I think Wil Wheaton did great, covering the nuances of male and female characters without being hokey.
I thought it was nice to know some of what happened to other characters after "Happily Ever After" ended.
I hope that they make more of these audible versions of the Fables comic books. Being one who doesn't read them, I would love to learn more about these versions of my beloved fairy tale characters.
Not going to write a deep review, just wanted to say: This is a pleasant fantasy involving magical, semi-immortal characters with a well-worn plot: someone turns evil and the feud extends through time. It's aimed at teenage listeners/readers but suitable for adults as there aren't any disparaging plot holes or intelligence-insulting aspects.
Mostly, Wil Wheaton is an excellent story teller with a great voice. Consider his other works. In the science fantasy genre I think the Scalzi books, like Fuzzy Nation, are more interesting.
The story was good but I found myself almost rooting for the author to articulate himself better. The writing was bad enough that it actually distracted me from the story, to the point I almost gave up on listening to it. He often used expositional crutches like saying"so and so's face looked both angry and confused." instead of finding a way to get that across without literally stating it. The ending was both climatic and satisfying without feeling forced (brought together plot lines that had been woven through the book) and I was ultimately glad I listened to the whole thing.
It wasn't the best thing I've ever listen to, but I enjoyed it. It is a very quick listen and if you are in between epic series or looking for something quick just to clean the fiction palette, then this is an excellent choice.
Love the story, love the reader. The only problem is that if your listening to this on speakers or over the computer the reader gets so quiet at times that you can't hear him. Better on headphones or on car speakers.
When I drive, I read... uhm listen. I like SciFi, Fantasy, some Detective and Espionage novels and Religion. Now and then I will also listen to something else.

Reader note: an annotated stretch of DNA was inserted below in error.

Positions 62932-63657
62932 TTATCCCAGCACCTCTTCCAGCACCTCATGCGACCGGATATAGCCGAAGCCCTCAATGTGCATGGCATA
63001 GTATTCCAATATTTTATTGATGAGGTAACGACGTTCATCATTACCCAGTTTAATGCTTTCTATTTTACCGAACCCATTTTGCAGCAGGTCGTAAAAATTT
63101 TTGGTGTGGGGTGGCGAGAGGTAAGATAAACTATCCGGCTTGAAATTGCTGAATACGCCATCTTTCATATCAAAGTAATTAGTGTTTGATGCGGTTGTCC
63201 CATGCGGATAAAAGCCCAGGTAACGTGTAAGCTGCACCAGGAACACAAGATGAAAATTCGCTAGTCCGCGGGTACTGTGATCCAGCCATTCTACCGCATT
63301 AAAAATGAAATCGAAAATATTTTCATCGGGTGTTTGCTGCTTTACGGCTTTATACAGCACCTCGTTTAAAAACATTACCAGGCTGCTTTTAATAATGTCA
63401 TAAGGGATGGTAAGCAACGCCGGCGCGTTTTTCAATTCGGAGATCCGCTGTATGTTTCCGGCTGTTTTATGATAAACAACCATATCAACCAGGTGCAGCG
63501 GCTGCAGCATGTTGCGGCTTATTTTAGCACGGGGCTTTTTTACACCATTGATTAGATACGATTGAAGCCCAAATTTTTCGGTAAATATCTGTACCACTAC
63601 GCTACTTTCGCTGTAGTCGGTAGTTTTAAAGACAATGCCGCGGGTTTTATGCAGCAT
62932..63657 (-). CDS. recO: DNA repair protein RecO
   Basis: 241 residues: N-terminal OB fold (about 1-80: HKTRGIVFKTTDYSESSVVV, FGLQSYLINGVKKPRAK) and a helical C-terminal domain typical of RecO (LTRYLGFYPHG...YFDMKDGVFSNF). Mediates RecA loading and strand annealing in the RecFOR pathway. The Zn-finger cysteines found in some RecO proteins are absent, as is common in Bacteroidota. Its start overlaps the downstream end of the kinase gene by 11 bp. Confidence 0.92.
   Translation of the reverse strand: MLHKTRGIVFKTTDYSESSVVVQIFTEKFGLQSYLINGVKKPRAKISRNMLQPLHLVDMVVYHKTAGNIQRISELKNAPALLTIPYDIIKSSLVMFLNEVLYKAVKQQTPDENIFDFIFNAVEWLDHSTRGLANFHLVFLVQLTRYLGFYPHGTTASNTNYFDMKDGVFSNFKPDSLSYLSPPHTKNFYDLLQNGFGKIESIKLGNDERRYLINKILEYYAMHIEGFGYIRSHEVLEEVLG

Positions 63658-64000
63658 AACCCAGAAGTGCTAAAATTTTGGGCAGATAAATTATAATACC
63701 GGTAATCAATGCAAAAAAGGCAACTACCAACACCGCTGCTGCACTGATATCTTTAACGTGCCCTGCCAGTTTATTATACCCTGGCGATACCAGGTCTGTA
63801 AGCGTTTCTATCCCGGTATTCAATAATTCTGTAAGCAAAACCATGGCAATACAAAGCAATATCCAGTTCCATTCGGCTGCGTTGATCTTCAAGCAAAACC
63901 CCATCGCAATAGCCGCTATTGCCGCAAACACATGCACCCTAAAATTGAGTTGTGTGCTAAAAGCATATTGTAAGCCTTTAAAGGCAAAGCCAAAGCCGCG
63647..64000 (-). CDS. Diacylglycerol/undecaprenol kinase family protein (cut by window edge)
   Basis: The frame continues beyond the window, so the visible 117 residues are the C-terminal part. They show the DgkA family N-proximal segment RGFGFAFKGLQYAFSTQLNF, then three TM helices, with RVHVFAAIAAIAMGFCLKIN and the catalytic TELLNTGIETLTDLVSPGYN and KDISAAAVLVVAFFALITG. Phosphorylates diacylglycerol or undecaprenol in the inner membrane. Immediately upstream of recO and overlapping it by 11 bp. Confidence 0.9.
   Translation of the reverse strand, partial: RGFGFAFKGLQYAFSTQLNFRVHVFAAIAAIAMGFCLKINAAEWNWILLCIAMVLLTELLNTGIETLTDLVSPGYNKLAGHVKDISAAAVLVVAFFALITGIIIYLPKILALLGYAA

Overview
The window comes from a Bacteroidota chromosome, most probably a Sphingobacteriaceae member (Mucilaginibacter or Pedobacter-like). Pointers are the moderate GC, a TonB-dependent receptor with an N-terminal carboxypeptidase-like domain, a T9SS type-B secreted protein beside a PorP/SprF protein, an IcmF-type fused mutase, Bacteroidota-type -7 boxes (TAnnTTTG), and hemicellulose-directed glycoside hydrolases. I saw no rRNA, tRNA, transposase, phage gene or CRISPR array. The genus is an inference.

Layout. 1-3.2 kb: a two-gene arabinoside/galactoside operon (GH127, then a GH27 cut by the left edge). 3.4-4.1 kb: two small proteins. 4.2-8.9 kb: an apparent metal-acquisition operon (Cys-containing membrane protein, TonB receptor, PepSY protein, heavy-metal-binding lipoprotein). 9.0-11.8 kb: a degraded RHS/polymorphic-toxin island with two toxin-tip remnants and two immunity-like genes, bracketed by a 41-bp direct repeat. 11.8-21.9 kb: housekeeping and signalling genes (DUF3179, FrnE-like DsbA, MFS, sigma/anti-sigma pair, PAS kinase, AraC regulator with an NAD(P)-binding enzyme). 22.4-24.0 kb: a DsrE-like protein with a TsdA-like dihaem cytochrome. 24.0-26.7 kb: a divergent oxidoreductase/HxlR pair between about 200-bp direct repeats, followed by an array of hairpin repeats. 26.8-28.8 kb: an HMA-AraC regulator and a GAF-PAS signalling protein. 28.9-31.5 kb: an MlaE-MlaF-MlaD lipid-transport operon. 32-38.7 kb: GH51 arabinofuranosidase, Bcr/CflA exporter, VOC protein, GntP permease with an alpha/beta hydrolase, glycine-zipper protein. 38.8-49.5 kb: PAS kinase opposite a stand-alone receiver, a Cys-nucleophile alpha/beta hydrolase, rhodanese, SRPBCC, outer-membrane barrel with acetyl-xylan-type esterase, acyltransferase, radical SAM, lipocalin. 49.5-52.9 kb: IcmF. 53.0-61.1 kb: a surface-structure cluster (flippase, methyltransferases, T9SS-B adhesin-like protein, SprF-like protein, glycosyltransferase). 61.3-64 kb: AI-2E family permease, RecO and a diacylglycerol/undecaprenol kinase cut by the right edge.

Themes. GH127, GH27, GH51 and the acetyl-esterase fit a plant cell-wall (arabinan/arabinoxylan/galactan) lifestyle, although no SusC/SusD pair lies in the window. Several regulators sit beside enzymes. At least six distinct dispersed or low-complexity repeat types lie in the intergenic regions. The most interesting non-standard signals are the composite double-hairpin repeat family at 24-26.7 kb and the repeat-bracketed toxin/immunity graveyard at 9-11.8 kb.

Bill Willingham has gained fame for his Fables comics. By taking the mythologies, stories and legends of the world, mixing the characters together and giving them an American colonist feel, he has become the master of twisting innocent well loved children's tales into intrigue, suspense and new fun. (His previous attempts at writing comics, in my opinion, lead to a miserable outcome.) In this novel he tells the story of the Pied Piper of Hamlin. He not only places the Pied Piper of Hamlin in his created Fable universe, he twists the story in such a way, that you want to say "No way!" Yet, certain parts of the story is a bit predictable. Although you might not need read the Fables comics series, I would strongly recommend it. It just brings the Piper more to life. The story is an excellent listen while on the road. Wil Wheaton reads the book in such a way that you don't wander off frequently and Bill Willingham writes it in such a way that you can easily pick up the thread should you also get lost in the Great Dark Forest.
I loved the world. created by Bill. I enjoyed how the he wove all the fairytalls into a history of other worlds. I hope he writes move tales of "Fable"
The poorly written dialogue. The simplistic characters. The over-acted narration. Basically, everything. The story has a lot of potential that was unrealized buy not the author and narrator.
Scott Brick, Simon Vance, George Guidall, ect. I am not a fan of actors doing narration of audiobooks. Most of them, like Will's performance here, overact their role and make the narration more about the performance rather than the story that they are reading.
Max. He was such a one dimensional, whinny, and boring bad guy. He was, in my opinion, far and away the worst character in the book. I might also get rid of Peter and Max's father. He was an awful father. He clearly played favorites and alienated his youngest son. If he would have been a halfway decent father this whole story wouldn't have ever happened.
Wil Wheaton does an excellent job reading Bill Willingham's first Fables Novel. This book gives you everything you'd expect from a Fables sorry with the added benefit of not knowing the outcome even if you've been reading the comics since issue one.